We can be remarkably sensitive to changes in the buildings, appliances, and creatures around us. The hard drives in my RAID, which carry my Time Machine backups, have been slightly noisy from new, chattering away happily when the hourly backup takes place. Expecting those to occur a little after ten past the hour, I was surprised yesterday morning to hear them still busy at around half past eight. A quick glance at the Time Machine item in the menu told me that it was preparing a backup.
I immediately knew something was wrong. I vaguely recalled the last backup starting less than twenty minutes before, and was curious as to why Time Machine should apparently be making another.
Having spent quite a bit of last week working on Consolation, my log browser, I quickly fired that up, and discovered that backups had been occurring correctly at around ten past every hour, the last starting at 07:12 and completing just over a minute later. But at 08:09, Time Machine had started another backup, only to switch to performing a ‘deep event scan’, with which it was still occupied, and which was keeping the RAID busy.
I’ll explain the significance of this event in Time Machine in another article, but without access to my recent log entries, I would never have found out what was going on, or possibly going wrong. It was too late to open Console and see anything which might explain this behaviour, as it was already in progress.
It turns out that deep event scans can be a sign of more sinister problems, not just with Time Machine, but with the drive that is being backed up. In any case, when Time Machine is still preparing a routine backup twenty minutes after it started, that is a good indicator that something serious may be amiss.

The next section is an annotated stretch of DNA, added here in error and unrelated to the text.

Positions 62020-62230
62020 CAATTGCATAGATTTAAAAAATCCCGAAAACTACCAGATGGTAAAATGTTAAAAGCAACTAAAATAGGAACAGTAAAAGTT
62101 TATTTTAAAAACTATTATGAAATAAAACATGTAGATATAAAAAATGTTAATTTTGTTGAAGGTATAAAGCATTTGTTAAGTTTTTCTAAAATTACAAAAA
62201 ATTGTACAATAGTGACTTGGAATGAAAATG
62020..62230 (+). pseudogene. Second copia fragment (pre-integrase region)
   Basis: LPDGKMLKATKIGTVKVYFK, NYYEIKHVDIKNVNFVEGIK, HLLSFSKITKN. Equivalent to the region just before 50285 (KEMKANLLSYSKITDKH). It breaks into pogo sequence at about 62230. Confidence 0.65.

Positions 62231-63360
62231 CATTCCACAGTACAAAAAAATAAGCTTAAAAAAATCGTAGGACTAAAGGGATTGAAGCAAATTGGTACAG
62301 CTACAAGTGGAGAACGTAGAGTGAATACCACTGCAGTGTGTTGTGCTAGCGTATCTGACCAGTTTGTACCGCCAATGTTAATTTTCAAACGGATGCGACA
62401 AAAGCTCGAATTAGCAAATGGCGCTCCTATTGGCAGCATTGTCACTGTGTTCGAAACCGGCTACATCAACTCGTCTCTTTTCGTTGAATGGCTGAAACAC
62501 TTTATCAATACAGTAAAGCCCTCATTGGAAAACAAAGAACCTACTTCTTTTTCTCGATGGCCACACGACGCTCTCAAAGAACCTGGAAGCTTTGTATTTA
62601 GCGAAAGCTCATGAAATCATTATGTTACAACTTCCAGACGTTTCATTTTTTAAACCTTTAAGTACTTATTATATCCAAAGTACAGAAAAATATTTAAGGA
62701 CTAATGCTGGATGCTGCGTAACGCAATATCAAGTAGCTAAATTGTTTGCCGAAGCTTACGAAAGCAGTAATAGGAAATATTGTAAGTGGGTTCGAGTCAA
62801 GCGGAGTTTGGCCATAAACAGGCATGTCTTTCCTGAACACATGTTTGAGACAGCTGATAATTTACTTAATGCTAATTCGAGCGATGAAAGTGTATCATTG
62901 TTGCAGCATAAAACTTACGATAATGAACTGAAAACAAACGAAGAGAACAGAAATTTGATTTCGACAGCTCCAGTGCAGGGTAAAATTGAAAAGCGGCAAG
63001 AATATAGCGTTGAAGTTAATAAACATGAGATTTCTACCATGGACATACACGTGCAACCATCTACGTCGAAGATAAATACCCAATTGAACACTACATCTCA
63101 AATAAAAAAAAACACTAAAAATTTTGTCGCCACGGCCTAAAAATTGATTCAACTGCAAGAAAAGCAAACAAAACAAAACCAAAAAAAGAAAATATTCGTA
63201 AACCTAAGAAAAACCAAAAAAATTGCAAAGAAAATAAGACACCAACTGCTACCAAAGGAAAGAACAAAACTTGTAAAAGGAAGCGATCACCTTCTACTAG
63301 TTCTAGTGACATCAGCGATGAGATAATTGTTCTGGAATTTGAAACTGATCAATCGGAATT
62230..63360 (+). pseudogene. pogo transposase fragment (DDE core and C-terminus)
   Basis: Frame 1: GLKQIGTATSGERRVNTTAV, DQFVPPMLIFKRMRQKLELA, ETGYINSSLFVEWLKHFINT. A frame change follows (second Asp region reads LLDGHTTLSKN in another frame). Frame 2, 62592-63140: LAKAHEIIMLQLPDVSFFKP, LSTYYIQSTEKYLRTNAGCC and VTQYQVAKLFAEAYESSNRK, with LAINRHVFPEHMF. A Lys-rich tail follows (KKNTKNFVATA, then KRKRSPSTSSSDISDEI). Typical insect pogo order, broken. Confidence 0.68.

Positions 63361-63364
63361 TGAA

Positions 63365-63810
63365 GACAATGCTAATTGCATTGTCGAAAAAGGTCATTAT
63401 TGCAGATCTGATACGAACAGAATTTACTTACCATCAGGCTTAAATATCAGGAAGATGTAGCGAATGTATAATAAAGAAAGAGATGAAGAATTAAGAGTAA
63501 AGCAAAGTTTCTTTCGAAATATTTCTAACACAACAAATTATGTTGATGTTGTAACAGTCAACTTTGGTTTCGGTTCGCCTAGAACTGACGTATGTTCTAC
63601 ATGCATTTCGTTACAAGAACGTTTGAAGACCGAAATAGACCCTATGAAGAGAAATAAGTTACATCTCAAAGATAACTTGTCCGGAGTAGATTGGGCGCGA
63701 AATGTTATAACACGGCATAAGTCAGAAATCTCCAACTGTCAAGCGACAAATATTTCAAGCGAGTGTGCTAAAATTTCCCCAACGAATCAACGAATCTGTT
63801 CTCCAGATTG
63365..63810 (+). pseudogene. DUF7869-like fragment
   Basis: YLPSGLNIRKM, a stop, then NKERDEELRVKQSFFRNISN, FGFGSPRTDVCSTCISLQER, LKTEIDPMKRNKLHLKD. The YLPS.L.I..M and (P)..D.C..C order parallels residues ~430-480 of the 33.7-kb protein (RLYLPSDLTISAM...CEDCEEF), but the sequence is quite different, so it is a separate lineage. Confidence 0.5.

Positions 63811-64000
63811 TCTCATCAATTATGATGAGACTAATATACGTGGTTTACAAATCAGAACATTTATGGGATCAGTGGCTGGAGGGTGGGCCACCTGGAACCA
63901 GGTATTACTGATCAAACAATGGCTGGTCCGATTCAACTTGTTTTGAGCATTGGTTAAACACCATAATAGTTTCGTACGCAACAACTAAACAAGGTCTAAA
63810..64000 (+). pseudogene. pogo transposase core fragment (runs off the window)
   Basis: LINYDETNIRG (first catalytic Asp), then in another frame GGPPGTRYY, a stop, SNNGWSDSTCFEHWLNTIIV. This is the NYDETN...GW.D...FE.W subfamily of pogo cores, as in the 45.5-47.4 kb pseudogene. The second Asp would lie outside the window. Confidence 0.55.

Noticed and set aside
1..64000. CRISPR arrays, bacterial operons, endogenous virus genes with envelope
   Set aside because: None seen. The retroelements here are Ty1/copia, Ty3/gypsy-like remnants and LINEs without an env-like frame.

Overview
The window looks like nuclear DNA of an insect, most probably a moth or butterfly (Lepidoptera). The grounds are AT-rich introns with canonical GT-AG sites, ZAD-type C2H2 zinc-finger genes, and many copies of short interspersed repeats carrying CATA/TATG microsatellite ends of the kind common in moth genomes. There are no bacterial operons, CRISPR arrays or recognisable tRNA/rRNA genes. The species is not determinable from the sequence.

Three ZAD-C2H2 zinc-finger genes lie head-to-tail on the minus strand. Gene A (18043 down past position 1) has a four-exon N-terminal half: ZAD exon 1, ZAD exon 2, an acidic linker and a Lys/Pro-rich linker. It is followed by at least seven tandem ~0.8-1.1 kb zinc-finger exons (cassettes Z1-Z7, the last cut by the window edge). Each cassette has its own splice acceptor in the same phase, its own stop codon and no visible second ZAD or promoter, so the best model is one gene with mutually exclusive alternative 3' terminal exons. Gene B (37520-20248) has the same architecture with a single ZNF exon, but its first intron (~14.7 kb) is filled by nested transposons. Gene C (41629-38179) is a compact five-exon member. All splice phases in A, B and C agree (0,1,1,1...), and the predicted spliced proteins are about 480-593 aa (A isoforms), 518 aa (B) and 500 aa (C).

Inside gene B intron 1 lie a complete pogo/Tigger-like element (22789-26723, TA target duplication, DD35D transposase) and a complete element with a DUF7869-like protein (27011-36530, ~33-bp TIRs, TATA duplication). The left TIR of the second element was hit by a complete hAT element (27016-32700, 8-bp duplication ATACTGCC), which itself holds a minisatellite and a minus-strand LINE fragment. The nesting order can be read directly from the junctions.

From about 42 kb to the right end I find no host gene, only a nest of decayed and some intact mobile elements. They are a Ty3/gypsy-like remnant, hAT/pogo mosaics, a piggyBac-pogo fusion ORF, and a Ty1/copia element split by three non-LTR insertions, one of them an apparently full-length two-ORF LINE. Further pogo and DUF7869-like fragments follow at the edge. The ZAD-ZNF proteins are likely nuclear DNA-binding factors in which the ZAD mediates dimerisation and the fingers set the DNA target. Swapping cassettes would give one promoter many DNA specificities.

I am not sure what Apple, in providing me with just the current emasculated and all-but-useless version of Console, would have expected me to do. This iMac has AppleCare cover, but I can imagine the response had I contacted Apple support: immaculately polite, reassuring, and nugatory. I could perhaps have cancelled our weekly family lunch and trudged over by ferry to Southampton, lugging the whole 27″ iMac, to see if I could get some help at the Genius Bar there.
This is the same as when you detect a subtle change in the behaviour of your car when you are driving it. The sudden onset of rear-end sloppiness in handling, and a one-sided increase in tyre noise, that indicates a deflating back tyre, for example. The wise driver eases off and looks for somewhere to pull over and check, and has a tyre pressure gauge handy just in case.
One reason why Apple may not want us to look at Sierra’s new log is its wealth of detail. Even the most insatiably curious are quickly discouraged by Console, which so quickly becomes overwhelmed by the rate at which new entries appear. At peak time, during startup (which you cannot examine using Console anyway) there can be several hundred log entries made every second.
It isn’t that difficult to realise how to filter your way through the torrent and focus on what is relevant. In my case, I knew that this involved Time Machine and its daemon
backupd, which is well within the capabilities of most users. Once I had discovered exactly when Time Machine decided that it needed to perform this deep event scan, I could then browse all log entries over a much briefer period, to look for errors which might have led to that taking place.
Of course, being able to browse the log purposefully deepens insight into what goes on within macOS – something that Apple may not wish us to do. Last week I explained how Grand Central Dispatch (GCD) was involved in launching automatic Time Machine backups. Apple has been promising us a manual on how GCD works for several years now, but has still failed to give detail on how macOS uses it. Its developer documentation explains how third-party developers can use GCD with their apps, but that falls well short of describing its internals, which are used more directly by services such as Time Machine.
Giving us a near-useless version of Console is myopic and unsupportive. It leaves users at all levels unable to answer simple questions, such as why is that backup taking so long. It blocks us from detecting and diagnosing problems in their early stages, before we have incurred data loss, or even hardware damage. Apple must demonstrate its respect for the needs of users, and deliver a fully-functional log browser.